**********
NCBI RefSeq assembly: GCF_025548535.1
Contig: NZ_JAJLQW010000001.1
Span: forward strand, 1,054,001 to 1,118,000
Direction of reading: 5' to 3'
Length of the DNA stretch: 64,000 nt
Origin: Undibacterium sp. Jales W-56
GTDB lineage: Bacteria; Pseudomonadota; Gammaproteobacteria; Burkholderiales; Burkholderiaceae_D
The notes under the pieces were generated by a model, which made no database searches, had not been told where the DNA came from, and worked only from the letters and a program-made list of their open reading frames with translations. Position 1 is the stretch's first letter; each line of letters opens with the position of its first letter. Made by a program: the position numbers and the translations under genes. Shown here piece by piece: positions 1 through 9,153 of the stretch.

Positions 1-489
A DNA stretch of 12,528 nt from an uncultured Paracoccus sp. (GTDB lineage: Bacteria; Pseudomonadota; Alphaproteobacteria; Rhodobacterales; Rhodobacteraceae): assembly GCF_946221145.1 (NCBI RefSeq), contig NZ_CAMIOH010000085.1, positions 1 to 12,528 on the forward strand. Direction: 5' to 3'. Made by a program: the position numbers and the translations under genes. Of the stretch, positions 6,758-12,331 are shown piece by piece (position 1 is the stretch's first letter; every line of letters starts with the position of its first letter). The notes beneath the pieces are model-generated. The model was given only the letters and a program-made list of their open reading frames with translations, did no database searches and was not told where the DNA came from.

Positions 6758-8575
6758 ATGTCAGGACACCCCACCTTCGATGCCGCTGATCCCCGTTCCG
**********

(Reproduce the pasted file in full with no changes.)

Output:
NCBI RefSeq assembly: GCF_025548535.1
Contig: NZ_JAJLQW010000001.1
Span: forward strand, 1,054,001 to 1,118,000
Direction of reading: 5' to 3'
Length of the DNA stretch: 64,000 nt
Origin: Undibacterium sp. Jales W-56
GTDB lineage: Bacteria; Pseudomonadota; Gammaproteobacteria; Burkholderiales; Burkholderiaceae_D
The notes under the pieces were generated by a model, which made no database searches, had not been told where the DNA came from, and worked only from the letters and a program-made list of their open reading frames with translations. Position 1 is the stretch's first letter; each line of letters opens with the position of its first letter. Made by a program: the position numbers and the translations under genes. Shown here piece by piece: positions 1 through 9,153 of the stretch.

Positions 1-489
A DNA stretch of 12,528 nt from an uncultured Paracoccus sp. (GTDB lineage: Bacteria; Pseudomonadota; Alphaproteobacteria; Rhodobacterales; Rhodobacteraceae): assembly GCF_946221145.1 (NCBI RefSeq), contig NZ_CAMIOH010000085.1, positions 1 to 12,528 on the forward strand. Direction: 5' to 3'. Made by a program: the position numbers and the translations under genes. Of the stretch, positions 6,758-12,331 are shown piece by piece (position 1 is the stretch's first letter; every line of letters starts with the position of its first letter). The notes beneath the pieces are model-generated. The model was given only the letters and a program-made list of their open reading frames with translations, did no database searches and was not told where the DNA came from.

Positions 6758-8575
6758 ATGTCAGGACACCCCACCTTCGATGCCGCTGATCCCCGTTCCG